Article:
Recent news about a financial breakdown in an Egyptian E-commerce startup is putting the spotlight on the challenges facing startups and their growth in the North African country,especially after the Russian-Ukrainian war, according to entrepreneurship and investment experts.
Earlier this month, local media reported that the board of directors of Capiter Holding Company for E-commerce, which specializes in serving merchants, announced in an official statement the dismissal of Mahmoud Noah and Ahmed Noah from their executive positions as chief executive officer and chief operating officer.
This came amid widespread accusations that the two brothers obtained funds from the company and fled the country, allegations which they denied during statements on the Hekayaprogram with TV broadcaster Amr Adib.
Mahmoud Noah denied the truth of the rumors that he and his brother Ahmed Noah had stolen $33 million, saying in televised statements: "Everything said about me is not true, and we have not stolen anything at all …
The 33 million dollars were spent in a year and a half for the expansion of the company, and they were not stolen."
Capiter was established in July 2020. According to press releases issued by the company in May 2022, the number of products on the company’s platform exceeded 22,000 products and 1,000 sellers.
It has 2,000 employees, with investments estimated at $33 million raised by funds and investments from Egyptian, Arab and international companies.
Mahmoud Noah said that he is currently working with the company's board of directors to find solutions for the company to continue in the market, adding that the issue is that the commitments are now greater than the amount of funding.
He explained, "I can go to Egypt at any time. We have not received any correspondence to the contrary. I am now in Dubai at the company's headquarters where other shareholders are present."
The company opened its first office outside Egypt in Dubai last November.
Will Egyptian Startups Be Affected by the Crisis?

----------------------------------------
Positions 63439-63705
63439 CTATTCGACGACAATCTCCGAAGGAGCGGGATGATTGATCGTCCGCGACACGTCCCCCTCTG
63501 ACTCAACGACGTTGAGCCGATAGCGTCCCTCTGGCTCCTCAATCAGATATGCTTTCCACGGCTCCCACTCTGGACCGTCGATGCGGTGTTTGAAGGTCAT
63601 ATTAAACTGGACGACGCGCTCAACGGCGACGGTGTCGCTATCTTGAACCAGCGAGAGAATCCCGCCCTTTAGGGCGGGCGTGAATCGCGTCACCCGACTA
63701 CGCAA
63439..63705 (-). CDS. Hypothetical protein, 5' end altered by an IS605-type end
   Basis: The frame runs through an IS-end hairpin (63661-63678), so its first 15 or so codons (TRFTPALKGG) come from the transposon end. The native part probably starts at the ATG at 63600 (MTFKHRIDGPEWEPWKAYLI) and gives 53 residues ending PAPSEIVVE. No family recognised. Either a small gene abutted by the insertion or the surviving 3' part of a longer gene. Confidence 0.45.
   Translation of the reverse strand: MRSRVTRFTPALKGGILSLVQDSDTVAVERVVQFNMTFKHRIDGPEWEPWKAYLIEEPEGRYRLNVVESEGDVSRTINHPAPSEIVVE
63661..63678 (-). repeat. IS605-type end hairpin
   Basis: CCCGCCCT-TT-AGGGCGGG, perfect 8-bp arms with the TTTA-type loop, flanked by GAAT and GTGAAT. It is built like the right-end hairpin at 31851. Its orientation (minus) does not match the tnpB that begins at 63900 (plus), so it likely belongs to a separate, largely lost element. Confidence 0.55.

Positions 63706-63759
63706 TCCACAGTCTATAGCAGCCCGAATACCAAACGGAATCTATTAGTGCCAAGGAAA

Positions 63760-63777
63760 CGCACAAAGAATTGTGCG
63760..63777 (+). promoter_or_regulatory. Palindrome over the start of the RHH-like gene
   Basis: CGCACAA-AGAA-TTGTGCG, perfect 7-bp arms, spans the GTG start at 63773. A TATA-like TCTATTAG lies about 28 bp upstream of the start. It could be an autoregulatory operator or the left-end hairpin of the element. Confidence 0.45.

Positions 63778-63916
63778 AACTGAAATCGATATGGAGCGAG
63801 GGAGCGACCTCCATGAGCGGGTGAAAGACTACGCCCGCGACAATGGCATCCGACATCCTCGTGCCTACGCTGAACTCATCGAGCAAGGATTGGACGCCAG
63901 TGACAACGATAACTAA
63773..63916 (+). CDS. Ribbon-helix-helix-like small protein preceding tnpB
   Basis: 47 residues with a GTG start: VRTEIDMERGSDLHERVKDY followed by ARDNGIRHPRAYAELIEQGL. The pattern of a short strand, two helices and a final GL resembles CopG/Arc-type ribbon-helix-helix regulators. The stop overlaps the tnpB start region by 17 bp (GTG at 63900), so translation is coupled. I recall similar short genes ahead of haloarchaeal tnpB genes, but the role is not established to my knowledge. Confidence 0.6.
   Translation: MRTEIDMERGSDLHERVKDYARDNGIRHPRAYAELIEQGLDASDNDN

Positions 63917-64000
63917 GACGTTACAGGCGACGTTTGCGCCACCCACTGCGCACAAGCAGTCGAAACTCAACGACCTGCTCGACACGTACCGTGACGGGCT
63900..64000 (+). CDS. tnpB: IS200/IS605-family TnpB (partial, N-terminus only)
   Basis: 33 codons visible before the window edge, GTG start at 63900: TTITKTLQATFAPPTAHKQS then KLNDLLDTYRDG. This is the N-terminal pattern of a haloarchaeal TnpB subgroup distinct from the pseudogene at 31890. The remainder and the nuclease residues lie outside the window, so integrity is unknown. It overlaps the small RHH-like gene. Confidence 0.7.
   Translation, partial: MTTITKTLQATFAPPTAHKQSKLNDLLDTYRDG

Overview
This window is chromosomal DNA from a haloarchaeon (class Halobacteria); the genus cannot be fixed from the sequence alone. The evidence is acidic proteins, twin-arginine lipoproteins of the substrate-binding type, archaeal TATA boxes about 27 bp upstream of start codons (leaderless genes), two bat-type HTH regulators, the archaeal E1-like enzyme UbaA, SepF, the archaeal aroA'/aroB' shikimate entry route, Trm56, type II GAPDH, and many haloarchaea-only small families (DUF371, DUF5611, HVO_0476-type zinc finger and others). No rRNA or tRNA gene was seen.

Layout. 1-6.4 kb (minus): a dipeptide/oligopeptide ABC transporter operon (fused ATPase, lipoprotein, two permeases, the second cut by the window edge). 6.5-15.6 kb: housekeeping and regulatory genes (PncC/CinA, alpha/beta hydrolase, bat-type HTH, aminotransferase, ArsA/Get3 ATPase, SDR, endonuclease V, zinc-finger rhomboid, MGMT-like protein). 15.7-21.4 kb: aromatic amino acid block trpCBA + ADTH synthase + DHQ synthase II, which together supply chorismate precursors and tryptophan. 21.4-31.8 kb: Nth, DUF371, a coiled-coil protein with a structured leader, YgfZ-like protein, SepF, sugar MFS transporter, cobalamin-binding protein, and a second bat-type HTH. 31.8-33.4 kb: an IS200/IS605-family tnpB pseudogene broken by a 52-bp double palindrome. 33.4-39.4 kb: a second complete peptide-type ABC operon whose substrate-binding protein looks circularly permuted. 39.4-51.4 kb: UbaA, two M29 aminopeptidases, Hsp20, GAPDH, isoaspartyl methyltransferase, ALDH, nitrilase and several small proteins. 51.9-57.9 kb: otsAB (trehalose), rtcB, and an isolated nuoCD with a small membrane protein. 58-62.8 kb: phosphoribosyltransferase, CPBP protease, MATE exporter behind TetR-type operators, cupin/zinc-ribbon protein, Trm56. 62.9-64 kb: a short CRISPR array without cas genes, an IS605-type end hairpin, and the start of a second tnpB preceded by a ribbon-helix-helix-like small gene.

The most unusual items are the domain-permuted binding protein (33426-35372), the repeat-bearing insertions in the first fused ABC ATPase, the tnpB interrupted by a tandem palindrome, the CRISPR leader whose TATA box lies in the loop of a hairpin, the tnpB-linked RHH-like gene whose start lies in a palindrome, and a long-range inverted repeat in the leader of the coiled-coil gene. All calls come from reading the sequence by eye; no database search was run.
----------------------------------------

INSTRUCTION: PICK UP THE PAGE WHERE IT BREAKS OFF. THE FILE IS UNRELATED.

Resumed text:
"After this crisis, the financing companies will adopt more accurate criteria when making the financing decision," said Amin Helmy, a specialist in the startups and entrepreneurship sector and an Assistant Professor at the Faculty of Commerce, Ain Shams University.
He added, "This incident will have a negative impact on the idea of financing startups, which increases challenges for the founders. With this crisis of Capiter, there will be an additional challenge."
According to the UAE-based company, Magnet, which specializes in researching emerging companies, Egypt is a strong market in the region for emerging companies, as the volume of investment in startups grew by 106% and the number of deals by 22% in the first half of 2022 compared to the first half of 2021.
“Many startups fail for various reasons, and only a few of them continue their entrepreneurial journey, and this depends on each company’s plan and its ability to expand and grow in the target market,” explained Khaled Ismail, an investment expert in entrepreneurship projects.
Ismail added that each company has its own economic situation, indicating that it is not necessary that all startups face the same fate as Capiter.
“Capiter and other emerging companies face a strong challenge like the rest of the startups in the Egyptian market. This is represented by high inflation and a lack of funds, with most of these companies relying on the policy of ‘burning money for growth’ as it is known in the startup industry,” he said.
Ayman Abu Hind, another investment expert who is also founder and investment manager at wealth management platform AdvisorEngine, agreed with Ismail.
He said that Egyptian startups would not necessarily face the same fate as Capiter.
In a video on his personal Facebook page, Abu Hind said that each one of these companies has its own policy in business management and the problem is related to one company amid a market that includes many emerging companies.
“The problem is not only related to the companies themselves, but also to the way of managing the funds that pump money into these companies as the investments of their shareholders,” he further elaborated.
He also said that startups usually focus on achieving rapid growth rates regardless of profitability in order to attract new funds that can support their rapid growth until they reach an appropriate business size to achieve profitability.
“This is a well-known business model in the startup market, but it ran into a lack of funds affected by the current economic conditions,” he added.
According to Ismail, startups do not have enough resources to maintain their growth.
He added that government efforts to support startups are scattered. “There is no one entity that is concerned with Egyptian startups and that is why there should be a singlegovernment agency that addresses all things related to entrepreneurship and startups,” he said.